The Nuts and Bolts of College Writing

By Michael Harvey | Go to book overview

1 Concision

CONCISION, leanness of words, is a natural place to begin because wordiness is so common in student writing and because (unlike losing weight) being concise isn't really so hard. It usually works by process of elimination: we watch what we say, ask ourselves whether what we've said is essential to what we mean, and eliminate what isn't. The real work is often figuring out what exactly we wanted to say in the first place. But trying to be concise helps with that too—by helping us see what we don't mean.

Concision can add remarkable grace to our prose. It also makes our prose easier to read and understand. Yet many of us are afraid of writing concisely because doing so can make us feel exposed. Concision leaves us fewer words to hide behind. our insights and ideas might appear puny stripped of those inessential words, phrases, and sentences in which we rough them out. We might even wonder, were we to cut out the fat, would anything be left? It's no wonder, then, that many students make little attempt to be concise—may, in fact, go out of their way not to be—and so often couple this strategy with a style just as mistaken. Though you can certainly be wordy without writing pompously—and the other way around—the two go hand in hand so often that it's useful to consider them together. Here's how lots of students think they have to write in college:

Prospero is faced with the necessity of deciding whether to accept for-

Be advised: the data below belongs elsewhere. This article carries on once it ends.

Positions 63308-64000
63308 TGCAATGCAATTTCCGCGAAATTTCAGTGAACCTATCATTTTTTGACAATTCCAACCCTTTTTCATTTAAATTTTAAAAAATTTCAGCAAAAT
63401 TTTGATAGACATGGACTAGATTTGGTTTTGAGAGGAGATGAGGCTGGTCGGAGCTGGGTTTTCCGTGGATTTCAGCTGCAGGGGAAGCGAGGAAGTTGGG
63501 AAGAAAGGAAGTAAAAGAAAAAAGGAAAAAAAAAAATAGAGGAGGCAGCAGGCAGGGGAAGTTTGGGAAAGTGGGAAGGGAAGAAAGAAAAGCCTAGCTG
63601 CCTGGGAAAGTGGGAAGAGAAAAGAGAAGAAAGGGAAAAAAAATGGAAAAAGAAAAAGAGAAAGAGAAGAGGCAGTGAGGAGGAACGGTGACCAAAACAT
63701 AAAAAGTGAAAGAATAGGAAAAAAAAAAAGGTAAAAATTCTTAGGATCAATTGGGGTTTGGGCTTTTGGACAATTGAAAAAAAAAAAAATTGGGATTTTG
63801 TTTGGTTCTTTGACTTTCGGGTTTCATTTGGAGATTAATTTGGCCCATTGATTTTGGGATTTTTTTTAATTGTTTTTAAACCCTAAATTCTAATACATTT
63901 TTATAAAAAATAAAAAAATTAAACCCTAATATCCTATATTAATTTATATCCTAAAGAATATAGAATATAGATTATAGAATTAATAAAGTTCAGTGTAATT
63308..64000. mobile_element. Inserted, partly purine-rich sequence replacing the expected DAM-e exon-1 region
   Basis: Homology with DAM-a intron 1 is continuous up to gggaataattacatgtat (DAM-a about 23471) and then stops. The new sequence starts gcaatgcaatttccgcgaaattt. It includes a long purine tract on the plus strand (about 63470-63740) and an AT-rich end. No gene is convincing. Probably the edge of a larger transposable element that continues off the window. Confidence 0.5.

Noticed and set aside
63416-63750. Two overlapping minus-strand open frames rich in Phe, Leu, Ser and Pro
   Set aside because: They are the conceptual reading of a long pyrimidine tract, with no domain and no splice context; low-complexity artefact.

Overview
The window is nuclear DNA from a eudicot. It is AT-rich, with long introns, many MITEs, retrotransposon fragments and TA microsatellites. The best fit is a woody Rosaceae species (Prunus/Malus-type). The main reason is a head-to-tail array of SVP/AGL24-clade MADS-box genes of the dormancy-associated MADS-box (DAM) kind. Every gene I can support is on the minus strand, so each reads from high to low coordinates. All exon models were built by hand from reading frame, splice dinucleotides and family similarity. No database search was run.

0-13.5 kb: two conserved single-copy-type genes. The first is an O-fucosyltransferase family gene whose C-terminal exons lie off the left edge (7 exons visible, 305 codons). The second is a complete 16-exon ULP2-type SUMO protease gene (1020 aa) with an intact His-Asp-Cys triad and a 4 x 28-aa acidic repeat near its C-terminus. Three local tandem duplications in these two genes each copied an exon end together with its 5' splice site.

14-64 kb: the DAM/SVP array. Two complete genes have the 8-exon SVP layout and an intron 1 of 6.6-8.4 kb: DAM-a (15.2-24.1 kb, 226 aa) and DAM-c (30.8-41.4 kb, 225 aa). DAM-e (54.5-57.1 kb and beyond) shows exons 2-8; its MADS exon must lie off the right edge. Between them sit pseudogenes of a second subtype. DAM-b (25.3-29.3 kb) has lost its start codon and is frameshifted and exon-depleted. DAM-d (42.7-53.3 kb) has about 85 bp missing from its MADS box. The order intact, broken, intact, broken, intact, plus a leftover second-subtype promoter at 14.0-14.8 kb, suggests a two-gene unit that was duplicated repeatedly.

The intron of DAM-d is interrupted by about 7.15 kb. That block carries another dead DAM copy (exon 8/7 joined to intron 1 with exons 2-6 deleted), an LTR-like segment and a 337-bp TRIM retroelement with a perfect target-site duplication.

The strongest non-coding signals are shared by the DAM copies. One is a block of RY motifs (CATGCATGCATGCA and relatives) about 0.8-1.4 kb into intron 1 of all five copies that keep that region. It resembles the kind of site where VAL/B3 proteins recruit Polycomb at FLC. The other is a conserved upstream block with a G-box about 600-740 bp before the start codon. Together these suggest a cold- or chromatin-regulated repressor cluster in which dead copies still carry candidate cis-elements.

giveness for the actions of his brother or remain in a state of hostility.
It is evident that interpersonal conflict is responsible for many organiza-
tional problems experienced by businesses.

The role of women in households in medieval Europe was arrayed across
a number of possibilities of increasing or decreasing activity and indepen-
dence, depending on variables such as status, wealth, religion, or region.

That's the collegiate pompous style in action: big words, self-important phrasing, a flat tone, long gobs of prepositional phrases, nouns galore, and abuse of the passive voice—all of it run up the flag pole to see if the powers that be will salute.

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The Nuts and Bolts of College Writing
Table of contents

Table of contents

  • Title Page iii
  • Contents vii
  • Introduction ix
  • 1: Concision 1
  • 2: Clarity 10
  • 3: Flow 22
  • 4: Punctuation 34
  • 5: Gracefulness 46
  • 6: Using Sources 56
  • 7: Paragraphs 69
  • 8: Beginnings and Endings 78
  • Appendix - Document and Citation Formats 86
  • Works Cited 103
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